The Laurel and the Ivy
ALTHOUGH THE FINAL PRICKS of militant Irish nationalism are still being felt in the news, people now tend to think of Charles Parnell mainly as a remote romantic personage out of the somber Irish past. He was, indeed, a man who loved not wisely but too well, who fell from power through illicit passion, and brought Ireland's hopes and prospects down with him. He was to become the hero of a film starring Clark Gable, and a martyr in the scalding lament that closes the splendid Christmas dinner scene in James Joyce's Portrait of Artist as a Young Man.
That Parnell is a figure of scandal and endless speculation, mostly about the kind of adulterous, overlapping domesticity that he shared with Katie O'Shea (never Kitty, Kee assures us) and Katie's husband Captain Willie O'Shea. Willie waited nearly a decade before asking for the divorce that destroyed Parnell. The still tantalizing question: what made Willie wait so long?
In this leisurely, repetitive but admirably even-handed account, journalist-historian Robert Kee gets around to the scandal. But his essentially chonological approach very properly puts us in touch first with the Parnell who really matters - the difficult man and master politician who in a brief period, from 1874 to 1889, gave demoralized Ireland a powerful political party, a solid hope for Home Rule and an expanding sense of national destiny.
In England Parnell did this as an Irish MP. Following a policy of "obstruction" he drove the House of Commons wild with procedural delays, endless interventions and practical amendments designed either to improve conditions in Ireland or to remind the English that the terrible troubles in Ireland would not be cured until the Irish were put in charge of their own affairs. Parnell agitated for all manner of small reforms that most directly affected the Irish back home - an end to flogging and capital punishment, amnesty for political prisoners, special masses for Catholics in the armed services. But both in England and in Ireland he concentrated most on the appalling conditions of the downtrodden Catholic tenant farmers, who were evicted wholesale during famine years, had almost no recourse with regard to high rent and could almost never own land. If evicted from a farm they were paid nothing for improvements they had made on it.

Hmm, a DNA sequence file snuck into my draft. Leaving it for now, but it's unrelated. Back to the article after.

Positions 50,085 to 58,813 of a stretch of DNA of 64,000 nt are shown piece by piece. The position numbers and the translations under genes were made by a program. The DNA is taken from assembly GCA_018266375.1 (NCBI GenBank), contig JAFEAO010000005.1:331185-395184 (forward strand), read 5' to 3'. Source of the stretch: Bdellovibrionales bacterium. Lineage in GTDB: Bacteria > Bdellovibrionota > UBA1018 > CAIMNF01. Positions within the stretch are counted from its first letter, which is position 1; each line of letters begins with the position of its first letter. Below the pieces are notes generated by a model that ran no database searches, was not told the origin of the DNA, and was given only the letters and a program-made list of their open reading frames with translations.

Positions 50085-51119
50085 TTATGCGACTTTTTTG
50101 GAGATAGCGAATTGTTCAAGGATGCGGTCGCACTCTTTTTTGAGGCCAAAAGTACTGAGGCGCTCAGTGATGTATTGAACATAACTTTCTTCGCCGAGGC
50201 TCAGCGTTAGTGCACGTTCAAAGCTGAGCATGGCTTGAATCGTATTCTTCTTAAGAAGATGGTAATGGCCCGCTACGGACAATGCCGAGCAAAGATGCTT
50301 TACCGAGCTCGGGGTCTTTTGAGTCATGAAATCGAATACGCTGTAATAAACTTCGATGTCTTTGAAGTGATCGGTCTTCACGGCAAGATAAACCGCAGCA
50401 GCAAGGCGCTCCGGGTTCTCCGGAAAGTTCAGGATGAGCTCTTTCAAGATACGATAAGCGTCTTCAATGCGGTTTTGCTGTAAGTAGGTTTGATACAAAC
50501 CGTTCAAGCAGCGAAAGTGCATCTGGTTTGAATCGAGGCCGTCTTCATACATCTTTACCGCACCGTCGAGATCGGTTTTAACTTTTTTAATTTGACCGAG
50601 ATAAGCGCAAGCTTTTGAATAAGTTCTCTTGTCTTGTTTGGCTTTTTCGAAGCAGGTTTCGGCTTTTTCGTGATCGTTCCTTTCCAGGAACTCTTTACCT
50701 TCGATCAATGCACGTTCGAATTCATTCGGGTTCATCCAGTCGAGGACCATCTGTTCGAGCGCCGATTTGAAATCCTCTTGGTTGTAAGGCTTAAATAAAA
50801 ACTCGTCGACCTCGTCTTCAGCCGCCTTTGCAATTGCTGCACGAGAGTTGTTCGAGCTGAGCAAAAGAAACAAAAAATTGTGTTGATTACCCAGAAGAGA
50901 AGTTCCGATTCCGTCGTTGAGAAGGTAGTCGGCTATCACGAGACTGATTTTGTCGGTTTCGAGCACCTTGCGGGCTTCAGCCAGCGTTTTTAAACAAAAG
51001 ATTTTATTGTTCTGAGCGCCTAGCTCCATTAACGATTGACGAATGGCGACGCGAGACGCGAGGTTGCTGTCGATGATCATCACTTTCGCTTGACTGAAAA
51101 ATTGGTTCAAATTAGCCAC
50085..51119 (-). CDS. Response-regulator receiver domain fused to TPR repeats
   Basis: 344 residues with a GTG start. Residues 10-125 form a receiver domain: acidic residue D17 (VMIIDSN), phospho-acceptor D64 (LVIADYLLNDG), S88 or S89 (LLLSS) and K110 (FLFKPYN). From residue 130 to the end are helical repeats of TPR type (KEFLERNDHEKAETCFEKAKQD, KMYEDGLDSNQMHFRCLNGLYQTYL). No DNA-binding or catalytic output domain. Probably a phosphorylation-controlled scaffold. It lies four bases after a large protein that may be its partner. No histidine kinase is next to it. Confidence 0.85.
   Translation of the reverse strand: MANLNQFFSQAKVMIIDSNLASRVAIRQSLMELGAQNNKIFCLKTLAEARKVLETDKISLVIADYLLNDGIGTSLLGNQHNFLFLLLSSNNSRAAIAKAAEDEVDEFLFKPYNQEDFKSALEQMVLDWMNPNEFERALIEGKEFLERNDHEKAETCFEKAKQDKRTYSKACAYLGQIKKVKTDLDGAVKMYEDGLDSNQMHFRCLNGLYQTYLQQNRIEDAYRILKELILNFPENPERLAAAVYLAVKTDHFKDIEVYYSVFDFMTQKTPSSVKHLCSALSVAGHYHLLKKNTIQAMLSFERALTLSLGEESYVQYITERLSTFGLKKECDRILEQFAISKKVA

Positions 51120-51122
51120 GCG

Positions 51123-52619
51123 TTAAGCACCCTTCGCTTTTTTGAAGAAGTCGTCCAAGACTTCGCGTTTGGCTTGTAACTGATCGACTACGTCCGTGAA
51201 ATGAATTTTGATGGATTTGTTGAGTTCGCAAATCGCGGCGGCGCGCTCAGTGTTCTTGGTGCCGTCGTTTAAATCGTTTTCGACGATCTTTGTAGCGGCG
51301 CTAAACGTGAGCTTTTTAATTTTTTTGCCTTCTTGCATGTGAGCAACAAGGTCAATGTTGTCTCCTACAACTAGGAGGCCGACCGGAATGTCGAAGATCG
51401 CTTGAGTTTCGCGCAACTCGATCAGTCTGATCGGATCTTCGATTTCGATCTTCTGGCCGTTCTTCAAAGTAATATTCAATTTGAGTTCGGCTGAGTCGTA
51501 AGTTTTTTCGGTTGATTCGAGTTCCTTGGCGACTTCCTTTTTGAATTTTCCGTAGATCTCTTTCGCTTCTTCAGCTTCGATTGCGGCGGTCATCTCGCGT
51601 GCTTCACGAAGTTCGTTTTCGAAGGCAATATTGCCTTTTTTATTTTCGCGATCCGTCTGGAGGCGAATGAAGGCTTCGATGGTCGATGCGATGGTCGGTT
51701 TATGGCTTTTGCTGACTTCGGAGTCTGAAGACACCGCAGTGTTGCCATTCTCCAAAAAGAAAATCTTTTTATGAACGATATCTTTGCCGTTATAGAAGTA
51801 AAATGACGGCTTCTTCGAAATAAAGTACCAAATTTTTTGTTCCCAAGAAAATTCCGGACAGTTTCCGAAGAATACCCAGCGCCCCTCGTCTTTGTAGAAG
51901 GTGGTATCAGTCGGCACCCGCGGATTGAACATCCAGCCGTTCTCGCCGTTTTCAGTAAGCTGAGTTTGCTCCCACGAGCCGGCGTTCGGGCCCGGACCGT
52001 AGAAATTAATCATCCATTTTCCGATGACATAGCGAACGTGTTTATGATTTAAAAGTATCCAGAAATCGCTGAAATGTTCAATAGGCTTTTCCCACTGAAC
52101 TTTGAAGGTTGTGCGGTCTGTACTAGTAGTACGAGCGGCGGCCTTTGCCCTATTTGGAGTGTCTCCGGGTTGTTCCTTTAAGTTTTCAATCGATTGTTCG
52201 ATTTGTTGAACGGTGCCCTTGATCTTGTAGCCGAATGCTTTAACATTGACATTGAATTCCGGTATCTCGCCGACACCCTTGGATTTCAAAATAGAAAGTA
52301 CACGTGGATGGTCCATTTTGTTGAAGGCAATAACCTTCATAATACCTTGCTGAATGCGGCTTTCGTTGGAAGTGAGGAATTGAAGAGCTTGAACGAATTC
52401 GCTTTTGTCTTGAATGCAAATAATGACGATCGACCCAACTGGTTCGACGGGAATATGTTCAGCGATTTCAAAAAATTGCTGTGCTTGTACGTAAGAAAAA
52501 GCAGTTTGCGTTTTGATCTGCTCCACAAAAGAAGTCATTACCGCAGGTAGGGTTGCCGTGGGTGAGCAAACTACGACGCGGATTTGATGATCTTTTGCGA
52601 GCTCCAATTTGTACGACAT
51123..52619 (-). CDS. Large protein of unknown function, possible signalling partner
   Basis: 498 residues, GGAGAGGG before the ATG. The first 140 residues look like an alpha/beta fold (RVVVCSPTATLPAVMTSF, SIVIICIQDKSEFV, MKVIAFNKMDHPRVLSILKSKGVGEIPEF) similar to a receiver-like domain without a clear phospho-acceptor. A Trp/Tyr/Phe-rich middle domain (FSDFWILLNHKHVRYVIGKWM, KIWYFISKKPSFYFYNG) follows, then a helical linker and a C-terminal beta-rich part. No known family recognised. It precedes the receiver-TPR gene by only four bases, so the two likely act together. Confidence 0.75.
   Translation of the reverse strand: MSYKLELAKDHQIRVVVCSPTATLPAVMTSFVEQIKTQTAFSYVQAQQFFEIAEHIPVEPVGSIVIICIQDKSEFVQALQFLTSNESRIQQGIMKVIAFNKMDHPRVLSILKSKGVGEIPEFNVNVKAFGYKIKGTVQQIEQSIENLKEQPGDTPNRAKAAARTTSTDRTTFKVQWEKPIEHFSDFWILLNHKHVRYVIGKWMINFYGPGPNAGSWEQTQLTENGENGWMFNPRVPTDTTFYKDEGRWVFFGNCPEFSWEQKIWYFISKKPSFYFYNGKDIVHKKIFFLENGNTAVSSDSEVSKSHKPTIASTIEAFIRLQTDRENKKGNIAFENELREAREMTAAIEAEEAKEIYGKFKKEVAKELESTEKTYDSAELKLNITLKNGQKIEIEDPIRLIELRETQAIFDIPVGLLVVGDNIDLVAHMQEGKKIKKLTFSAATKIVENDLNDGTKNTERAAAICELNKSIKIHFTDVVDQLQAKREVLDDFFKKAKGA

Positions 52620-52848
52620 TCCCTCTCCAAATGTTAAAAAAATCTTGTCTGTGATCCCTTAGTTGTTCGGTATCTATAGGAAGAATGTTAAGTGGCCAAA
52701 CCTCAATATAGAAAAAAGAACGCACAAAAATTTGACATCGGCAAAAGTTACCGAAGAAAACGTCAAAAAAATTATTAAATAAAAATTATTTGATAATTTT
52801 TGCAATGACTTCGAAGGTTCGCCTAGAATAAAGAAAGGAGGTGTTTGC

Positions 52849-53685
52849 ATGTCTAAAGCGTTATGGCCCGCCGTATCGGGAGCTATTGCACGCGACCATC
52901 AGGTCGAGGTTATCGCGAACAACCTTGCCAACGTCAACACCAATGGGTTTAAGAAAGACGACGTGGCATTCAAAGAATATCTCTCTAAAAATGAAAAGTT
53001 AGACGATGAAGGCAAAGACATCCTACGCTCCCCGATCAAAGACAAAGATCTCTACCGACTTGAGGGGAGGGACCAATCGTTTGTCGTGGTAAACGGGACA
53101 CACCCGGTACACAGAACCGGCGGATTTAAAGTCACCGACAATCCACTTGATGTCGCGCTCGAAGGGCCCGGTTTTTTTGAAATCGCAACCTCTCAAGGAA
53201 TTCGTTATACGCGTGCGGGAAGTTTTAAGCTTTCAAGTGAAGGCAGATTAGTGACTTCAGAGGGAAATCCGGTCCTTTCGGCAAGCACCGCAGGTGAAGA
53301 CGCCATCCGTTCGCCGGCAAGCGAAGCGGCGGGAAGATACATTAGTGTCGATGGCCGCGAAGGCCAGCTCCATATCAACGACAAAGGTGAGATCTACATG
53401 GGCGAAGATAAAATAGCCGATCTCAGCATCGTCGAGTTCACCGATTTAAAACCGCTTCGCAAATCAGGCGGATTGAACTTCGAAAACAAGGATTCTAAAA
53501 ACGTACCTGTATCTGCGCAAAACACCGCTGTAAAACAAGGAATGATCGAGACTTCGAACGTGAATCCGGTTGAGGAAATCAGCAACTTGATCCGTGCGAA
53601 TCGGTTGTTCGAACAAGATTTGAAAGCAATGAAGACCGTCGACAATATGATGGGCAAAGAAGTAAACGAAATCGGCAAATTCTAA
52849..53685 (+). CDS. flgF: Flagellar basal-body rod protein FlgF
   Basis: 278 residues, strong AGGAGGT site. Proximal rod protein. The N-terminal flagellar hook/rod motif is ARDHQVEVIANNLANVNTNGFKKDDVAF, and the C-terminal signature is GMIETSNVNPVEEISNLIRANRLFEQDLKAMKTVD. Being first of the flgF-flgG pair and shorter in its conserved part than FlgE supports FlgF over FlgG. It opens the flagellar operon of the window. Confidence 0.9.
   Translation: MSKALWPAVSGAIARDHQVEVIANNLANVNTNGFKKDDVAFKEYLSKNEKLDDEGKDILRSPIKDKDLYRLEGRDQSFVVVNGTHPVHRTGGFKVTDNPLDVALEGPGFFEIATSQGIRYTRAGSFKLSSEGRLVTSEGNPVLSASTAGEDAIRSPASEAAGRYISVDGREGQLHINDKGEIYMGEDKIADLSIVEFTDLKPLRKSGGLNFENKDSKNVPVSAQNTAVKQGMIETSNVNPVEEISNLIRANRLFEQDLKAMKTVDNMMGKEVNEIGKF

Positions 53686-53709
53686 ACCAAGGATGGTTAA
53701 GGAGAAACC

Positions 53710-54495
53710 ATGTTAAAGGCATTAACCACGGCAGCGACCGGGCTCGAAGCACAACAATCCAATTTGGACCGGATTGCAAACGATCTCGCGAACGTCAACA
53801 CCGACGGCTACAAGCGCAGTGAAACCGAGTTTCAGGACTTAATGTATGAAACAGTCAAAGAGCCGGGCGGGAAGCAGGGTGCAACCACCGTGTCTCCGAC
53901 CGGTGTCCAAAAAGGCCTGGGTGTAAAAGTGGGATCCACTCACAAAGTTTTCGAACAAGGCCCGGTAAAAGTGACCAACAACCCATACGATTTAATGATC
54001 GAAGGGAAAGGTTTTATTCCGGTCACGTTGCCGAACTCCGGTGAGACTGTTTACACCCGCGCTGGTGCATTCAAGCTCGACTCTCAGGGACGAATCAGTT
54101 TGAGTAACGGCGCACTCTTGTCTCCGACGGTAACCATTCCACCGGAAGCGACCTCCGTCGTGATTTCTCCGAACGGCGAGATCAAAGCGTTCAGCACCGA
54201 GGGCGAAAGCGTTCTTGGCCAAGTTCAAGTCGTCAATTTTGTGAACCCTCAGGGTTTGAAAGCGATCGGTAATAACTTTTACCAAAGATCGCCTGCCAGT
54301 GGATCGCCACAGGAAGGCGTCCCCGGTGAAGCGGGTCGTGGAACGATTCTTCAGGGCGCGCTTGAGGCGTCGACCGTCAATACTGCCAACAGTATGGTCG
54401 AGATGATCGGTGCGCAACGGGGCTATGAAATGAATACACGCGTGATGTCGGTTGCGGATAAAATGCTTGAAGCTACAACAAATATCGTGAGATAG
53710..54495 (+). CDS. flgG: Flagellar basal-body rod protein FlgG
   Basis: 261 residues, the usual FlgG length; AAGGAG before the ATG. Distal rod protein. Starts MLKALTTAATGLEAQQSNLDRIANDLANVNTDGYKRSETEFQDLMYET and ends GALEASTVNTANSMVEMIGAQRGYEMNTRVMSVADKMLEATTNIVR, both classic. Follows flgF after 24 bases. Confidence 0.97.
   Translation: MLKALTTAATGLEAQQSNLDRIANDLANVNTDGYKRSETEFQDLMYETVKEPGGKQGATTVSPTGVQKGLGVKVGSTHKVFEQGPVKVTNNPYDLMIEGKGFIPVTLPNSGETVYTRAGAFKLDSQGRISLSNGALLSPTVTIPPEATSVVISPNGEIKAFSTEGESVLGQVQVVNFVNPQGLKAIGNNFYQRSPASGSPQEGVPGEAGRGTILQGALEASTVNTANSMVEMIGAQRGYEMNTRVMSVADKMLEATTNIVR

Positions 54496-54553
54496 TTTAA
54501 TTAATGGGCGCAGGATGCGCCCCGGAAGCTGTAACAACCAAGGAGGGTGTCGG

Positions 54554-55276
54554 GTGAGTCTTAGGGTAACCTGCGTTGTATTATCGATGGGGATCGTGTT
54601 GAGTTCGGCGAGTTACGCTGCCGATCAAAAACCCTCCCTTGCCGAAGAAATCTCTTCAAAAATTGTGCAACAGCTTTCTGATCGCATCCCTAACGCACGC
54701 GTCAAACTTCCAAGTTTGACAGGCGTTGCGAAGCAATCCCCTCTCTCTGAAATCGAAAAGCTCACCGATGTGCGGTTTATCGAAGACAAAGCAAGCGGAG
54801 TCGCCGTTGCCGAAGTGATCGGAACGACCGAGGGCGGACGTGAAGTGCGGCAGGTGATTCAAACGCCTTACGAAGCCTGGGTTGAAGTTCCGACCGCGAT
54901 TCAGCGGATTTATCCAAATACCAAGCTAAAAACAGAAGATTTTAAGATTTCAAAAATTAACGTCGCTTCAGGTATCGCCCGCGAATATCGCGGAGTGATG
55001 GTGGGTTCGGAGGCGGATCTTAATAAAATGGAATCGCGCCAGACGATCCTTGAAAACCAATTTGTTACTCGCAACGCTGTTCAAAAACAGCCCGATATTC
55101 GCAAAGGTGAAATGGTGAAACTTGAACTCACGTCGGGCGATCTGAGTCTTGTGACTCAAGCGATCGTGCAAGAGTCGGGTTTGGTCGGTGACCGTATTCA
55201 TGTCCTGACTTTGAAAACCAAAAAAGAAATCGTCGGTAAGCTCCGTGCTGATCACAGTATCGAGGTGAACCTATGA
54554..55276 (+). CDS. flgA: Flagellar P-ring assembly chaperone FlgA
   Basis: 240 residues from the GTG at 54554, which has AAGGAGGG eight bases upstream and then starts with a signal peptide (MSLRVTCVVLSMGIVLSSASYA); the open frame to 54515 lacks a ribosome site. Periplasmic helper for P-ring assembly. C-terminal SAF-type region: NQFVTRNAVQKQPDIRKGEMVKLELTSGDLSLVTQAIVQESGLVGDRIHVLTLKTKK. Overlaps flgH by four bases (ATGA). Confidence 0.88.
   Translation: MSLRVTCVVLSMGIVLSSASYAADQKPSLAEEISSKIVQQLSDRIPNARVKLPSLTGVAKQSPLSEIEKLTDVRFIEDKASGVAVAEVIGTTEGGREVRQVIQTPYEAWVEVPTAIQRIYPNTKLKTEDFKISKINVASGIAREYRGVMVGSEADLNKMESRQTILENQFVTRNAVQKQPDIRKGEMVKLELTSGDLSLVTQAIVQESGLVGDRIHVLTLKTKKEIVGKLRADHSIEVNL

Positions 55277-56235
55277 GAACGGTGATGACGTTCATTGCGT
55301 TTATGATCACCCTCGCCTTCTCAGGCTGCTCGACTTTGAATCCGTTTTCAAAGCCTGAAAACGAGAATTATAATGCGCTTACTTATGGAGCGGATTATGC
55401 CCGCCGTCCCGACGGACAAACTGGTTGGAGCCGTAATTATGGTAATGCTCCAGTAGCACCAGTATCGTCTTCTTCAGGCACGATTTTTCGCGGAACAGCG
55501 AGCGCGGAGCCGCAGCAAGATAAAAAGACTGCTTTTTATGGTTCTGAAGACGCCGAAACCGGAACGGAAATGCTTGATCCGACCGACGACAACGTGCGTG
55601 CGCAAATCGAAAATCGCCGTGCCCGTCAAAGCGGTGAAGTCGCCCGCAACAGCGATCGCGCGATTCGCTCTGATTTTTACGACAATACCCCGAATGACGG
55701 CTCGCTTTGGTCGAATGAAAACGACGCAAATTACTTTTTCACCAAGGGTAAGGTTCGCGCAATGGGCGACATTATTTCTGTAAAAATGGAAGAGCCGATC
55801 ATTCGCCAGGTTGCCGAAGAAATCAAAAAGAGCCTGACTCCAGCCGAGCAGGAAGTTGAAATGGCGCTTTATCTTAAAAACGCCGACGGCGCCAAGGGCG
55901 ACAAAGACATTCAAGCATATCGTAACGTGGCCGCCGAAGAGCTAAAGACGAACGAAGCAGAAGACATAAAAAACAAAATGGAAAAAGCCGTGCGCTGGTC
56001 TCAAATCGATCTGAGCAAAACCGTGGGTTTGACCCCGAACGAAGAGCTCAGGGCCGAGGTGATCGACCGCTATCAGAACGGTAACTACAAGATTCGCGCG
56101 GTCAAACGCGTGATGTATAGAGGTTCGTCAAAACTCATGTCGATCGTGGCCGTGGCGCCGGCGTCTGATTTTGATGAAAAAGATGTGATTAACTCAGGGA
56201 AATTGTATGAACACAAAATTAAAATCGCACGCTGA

Parnell linked hope of owning land with love of country and raw nationalism, and his first aim was to achieve Home Rule. In his view that was to be done by constitutional means, not armed rebellion: "I call for no vain, no useless sacrifice." Still, he regularly made use of and encouraged disorder and violence. Through the Land League, he made sure the British would stay troubled by Ireland's troubles. The League helped organize tenants to stand up to landlords; to pay no exhorbitant rents; to refuse to work land from which another tenant had been evicted and to boycott - a procedure Parnell invented - any tenant who did so. Don't shoot him, he counseled, but "cast him out as an unclean thing." The League raised money for families who had been evicted unfairly. Fullscale social breakdown was always just offstage. "If the 500,000 tenant farmers of Ireland struck against the 10,000 landlords," he thundered to an Irish crowd," I should like to know how they [the British] would get police and soldiers enough to make them pay."
Both in character and circumstances Parnell was a man unlikely to be cast in the role of humanitarian land reformer or stereotyped Irish pol. He was a Protestant. He was a landlord with 5,000 acres in County Wicklow. He detested the color green. Though well favored and imperially slim, he was arrogant, pugnacious and a loner. Until he took up politics the only things he had shown an interest in were women, mathematics and cricket. With the exception of Mrs. O'Shea he kept his emotions under icy control. At one point when she urged him to apologize for missing a party meeting at the last moment (he did so to have a few more hours with her) he snapped "I could never keep my rabble together if I were not above the human weakness of apology." When Michael Davitt, founder of the Land League, first met Parnell he noted admiringly that the man was "without a hint of Celtic character or a trait of its racial enthusiasms. An Englishman of the strongest type moulded for Irish purpose." The English took a different view. At school in England and Oxford (where he was once described as a "genuine" loafer) Parnell told his brother: "These English despise us because we are Irish. "